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Those looking to consolidate their debts – or perhaps recover from the spending frenzy of the festive period – may be disappointed to learn that average loan rates are beginning to rise. Indeed, our latest data shows that rates have increased on all tiers from £2,000 to £25,000 during the last quarter – so much so that the £7,500 tier has hit its highest point in two years.
The figures, taken from the latest Moneyfacts UK Treasury Report (Unsecured Personal Loans, Credit Cards and Overdrafts), highlight the general uptick across the market. The average rate for a £5,000 loan over three years, for example, has risen from 6.7% APR in October to 6.8% APR today, while an average loan of £7,500 over five years will now charge 4.8% (up from 4.6%), and a £25,000 loan over the same period has an average rate of 5%, up 0.1% during the quarter.
"Gone are the record-low rates of unsecured personal loans, as rates have moved in an upward trajectory during the past quarter across the majority of tiers," said Rachel Springall, finance expert at Moneyfacts. "For example, the average rate of a £7,500 loan over five years – the tier most typically advertised – has hit its highest level since 2016, standing at 4.8% this month."
But why could rates now be on the up? Lots of it could be due to external factors, with the risk of economic uncertainty likely putting pressure on providers to rethink their pricing. "Loan rates were pushed to their lowest levels in 2017, so it was only a matter of time before external factors crept in to stir up the market," explained Rachel.
Unfortunately, it hasn't come at a great time for consumers. After all, we're coming to the time of year when consumers face a rise in household expenses, and many could be looking to consolidate their debts in the New Year as a result. It's also worth pointing out that only 51% of successful applicants need to be offered the advertised APR, which means the rate seen at first glance is not guaranteed to be the rate offered to customers when they apply – which means actual rates for nearly half of applicants could already be higher.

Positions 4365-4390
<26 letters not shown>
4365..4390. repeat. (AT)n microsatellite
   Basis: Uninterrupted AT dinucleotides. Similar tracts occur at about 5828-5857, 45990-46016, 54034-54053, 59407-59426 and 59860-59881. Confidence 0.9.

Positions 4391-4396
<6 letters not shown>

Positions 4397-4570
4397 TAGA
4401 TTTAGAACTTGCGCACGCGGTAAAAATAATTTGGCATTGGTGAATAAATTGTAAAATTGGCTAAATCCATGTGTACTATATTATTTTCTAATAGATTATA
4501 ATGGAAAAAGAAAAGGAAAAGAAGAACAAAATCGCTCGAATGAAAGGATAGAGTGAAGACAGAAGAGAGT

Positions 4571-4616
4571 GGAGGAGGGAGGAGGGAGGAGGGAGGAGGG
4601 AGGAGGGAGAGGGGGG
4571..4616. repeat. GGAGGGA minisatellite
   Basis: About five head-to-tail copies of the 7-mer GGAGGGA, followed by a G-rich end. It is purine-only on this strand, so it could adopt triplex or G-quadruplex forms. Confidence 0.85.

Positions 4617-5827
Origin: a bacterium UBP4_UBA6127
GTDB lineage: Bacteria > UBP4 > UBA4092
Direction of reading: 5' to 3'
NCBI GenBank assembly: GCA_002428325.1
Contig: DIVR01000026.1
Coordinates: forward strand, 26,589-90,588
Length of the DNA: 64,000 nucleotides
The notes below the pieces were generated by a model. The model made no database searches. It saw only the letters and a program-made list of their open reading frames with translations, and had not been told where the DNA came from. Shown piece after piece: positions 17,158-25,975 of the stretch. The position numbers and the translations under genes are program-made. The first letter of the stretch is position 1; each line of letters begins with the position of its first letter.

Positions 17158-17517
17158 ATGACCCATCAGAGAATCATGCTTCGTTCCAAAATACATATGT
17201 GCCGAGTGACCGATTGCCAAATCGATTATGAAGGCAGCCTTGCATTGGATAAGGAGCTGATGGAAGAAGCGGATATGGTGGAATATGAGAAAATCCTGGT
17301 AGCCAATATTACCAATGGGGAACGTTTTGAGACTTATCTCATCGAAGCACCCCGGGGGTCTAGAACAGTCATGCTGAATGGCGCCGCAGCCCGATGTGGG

That said, although rates are on the rise, "there are still some good deals to be had within the Best Buys, so borrowers thinking about consolidating their debts shouldn't be too disheartened," concluded Rachel. "For example, cahoot currently offers the lowest loan rate of 2.8% on £7,500 borrowing over five years, but there is no telling how soon the lowest deals could breach 3% going into 2019."
This means that, if you're already thinking of taking out a loan, now might be a good time to take the plunge – before rates have a chance to rise any more. Just make sure you can comfortably afford the repayments and always ensure your credit score is up to scratch before you apply, and use our loan calculator to find the best deals for your needs.
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